This article is based on extracts from the Speaking Secrets podcast, a co-production by NZ Herald and Newstalk ZB. You can subscribe to Speaking Secrets on iHeartRadio and iTunes.
Police, courts and sexual abuse help agencies are starting to experience a surge in reported cases as the #MeToo movement encourages survivors to come forward.
The trend has emerged in a series of interviews conducted for a New Zealand Herald-Newstalk ZB podcast series, Speaking Secrets, which explores the global campaign against sexual abuse and harassment in New Zealand.
The series, which starts today, has discovered cautious optimism about the newfound ability of victims to speak out, mixed with concern that agencies and institutions will be swamped by the growing number of cases.
Examples of the changing social climate include:
• Wellington police doubled the number of sex case investigators last August, just before the #MeToo movement began.
• Nearly all district court trial judges are expected to be trained in dealing more sensitively with sex abuse survivors by early next year.
• A Wellington charity supporting male survivors of sexual abuse doubled its caseload last year and expects to do the same this year.
Detective Sergeant Ben Quinn said the number of investigators in Wellington had increased from five to 10 and one supervisor was bumped up to two.
“If the MeToo movement continues and people continue to talk – which I hope they will – and they develop trust and confidence in us and other services, then demand’s going to increase and we’re going to have to meet it.”
Chief District Court Judge Jan-Marie Doogue said she expected almost all district court trial judges would have completed a sexual violence pilot court judicial education programme by February next year.
“Everyone involved benefits if we are providing a gentler process for the people who are brave enough to come forward.”
Mosaic, a Wellington-based charity supporting male survivors of sexual abuse, has been preparing for a surge of cases when the Royal Commission of Inquiry into Historical Abuse in State Care begins hearings.
Chief executive Richard Jeffrey said, based on disclosures in Australia’s Royal Commission into Institutional Responses to Child Sexual Abuse, the organisation’s annual caseload could be triple the expected number for this year.
“We could be swamped and that’s realistic, it could be just so many who see this opportunity that they will take advantage of it.”
In 2017 Mosaic recorded 58 disclosures to its organisation, which is more than twice as many as in 2016. Jeffrey said as of mid-June 2018 the charity had 45 disclosures meaning they were on track for about 100 cases this year.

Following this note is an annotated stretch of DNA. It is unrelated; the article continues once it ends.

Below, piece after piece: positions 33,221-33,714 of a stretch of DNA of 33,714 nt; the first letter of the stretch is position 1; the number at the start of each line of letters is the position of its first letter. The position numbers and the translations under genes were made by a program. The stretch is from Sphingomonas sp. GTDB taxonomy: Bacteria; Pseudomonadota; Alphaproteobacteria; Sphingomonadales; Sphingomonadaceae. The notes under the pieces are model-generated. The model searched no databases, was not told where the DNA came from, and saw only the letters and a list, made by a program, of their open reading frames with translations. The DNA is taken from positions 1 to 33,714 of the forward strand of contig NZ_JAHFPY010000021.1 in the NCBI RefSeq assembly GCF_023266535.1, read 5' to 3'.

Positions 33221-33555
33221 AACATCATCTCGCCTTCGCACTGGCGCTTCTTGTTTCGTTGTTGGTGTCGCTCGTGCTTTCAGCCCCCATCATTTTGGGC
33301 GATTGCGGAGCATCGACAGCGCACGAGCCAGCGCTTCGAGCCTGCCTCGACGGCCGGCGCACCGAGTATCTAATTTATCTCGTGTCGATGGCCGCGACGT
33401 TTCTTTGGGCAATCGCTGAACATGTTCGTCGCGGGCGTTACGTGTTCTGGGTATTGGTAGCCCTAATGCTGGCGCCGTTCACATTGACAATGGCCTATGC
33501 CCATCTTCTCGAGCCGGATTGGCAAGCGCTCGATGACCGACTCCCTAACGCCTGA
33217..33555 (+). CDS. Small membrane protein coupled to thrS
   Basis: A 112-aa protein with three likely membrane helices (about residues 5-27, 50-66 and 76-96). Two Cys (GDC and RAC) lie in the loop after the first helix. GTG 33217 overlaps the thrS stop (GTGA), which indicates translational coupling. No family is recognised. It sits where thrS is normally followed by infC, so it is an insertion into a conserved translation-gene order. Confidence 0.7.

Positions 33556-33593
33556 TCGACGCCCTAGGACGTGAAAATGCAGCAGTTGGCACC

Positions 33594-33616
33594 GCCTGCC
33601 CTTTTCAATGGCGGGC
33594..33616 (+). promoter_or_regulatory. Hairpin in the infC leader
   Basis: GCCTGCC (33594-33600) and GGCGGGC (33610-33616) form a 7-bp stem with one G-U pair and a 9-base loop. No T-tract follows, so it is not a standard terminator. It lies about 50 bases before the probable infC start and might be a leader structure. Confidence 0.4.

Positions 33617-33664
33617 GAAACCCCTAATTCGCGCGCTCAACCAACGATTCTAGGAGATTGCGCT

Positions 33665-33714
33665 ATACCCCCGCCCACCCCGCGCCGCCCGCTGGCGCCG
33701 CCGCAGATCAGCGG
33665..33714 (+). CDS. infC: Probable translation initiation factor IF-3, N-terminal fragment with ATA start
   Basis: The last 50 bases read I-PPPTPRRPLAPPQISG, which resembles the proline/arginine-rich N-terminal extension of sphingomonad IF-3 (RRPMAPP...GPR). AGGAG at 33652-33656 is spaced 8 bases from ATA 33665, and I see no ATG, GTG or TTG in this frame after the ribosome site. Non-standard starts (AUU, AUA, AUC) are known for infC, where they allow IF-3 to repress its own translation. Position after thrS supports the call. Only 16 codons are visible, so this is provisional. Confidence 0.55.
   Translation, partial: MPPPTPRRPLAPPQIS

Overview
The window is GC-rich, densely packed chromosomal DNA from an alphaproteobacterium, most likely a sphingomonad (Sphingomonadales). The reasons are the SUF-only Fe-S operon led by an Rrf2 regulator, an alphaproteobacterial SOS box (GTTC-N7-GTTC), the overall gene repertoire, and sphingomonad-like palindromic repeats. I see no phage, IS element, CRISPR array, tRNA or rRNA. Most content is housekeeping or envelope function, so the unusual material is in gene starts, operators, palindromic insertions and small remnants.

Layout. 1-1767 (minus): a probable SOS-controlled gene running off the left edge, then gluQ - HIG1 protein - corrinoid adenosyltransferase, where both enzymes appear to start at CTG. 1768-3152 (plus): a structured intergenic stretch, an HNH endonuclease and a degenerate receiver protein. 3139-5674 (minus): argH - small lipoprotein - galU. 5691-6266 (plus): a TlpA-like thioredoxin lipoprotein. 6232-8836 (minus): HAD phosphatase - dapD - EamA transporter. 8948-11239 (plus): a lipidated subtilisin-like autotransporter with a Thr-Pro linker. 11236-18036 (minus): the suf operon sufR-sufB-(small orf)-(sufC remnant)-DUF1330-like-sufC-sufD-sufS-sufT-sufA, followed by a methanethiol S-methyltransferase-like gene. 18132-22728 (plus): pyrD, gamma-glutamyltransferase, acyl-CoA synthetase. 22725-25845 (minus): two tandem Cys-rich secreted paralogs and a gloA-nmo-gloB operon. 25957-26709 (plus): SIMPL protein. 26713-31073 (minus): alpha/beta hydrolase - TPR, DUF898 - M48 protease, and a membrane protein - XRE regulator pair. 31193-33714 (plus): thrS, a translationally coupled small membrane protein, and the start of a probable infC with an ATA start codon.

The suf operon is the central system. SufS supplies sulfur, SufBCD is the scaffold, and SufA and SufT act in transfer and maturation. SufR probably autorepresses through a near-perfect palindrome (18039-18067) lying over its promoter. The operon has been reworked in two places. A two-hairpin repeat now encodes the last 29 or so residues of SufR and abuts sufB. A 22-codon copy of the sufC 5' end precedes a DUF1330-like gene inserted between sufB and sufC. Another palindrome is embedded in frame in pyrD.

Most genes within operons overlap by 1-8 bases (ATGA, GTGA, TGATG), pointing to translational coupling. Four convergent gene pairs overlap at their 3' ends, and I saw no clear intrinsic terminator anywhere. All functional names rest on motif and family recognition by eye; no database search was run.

The Speaking Secrets series also found that while the downfall of disgraced Hollywood producer Harvey Weinstein and the #MeToo campaign that followed had encouraged women and men to speak up about sexual abuse and harassment, the movement seemed to tap into an existing mood for change.
NZME journalist Georgina Campbell, who produced and hosted the podcast, said she wanted New Zealand’s experience of the #MeToo movement to be about more than flitting from one scandal to the next.
She said survivors of sexual abuse and harassment often found it hard to share their story for fear of being pitied or judged, destroying their careers or upsetting loved ones. Yet many did so because they felt if they did not speak out, perhaps no one would.
Some told their story through the media but many others spoke out in a different way by telling friends, family, helplines or police.
Greens co-leader Marama Davidson is one of several survivors to speak openly in the series. She has given her first full interview on the sexual abuse she suffered as a young girl, after identifying herself as a victim in Parliament.
Other interviews include a former naval officer taking the Defence Force to court following her alleged rape, a man who says he and his classmates were sexually assaulted by Marist Brothers at a Catholic school and a teacher aide who was left traumatised when boys in her class filmed up her skirt.
In the podcast Louise Nicholas said she still gets stopped in the street by fellow survivors after one of the most public rape trials in New Zealand’s history.
She said education is a huge part of allowing people to talk.
“It’s like giving permission for our children to say ‘me too’ as well.”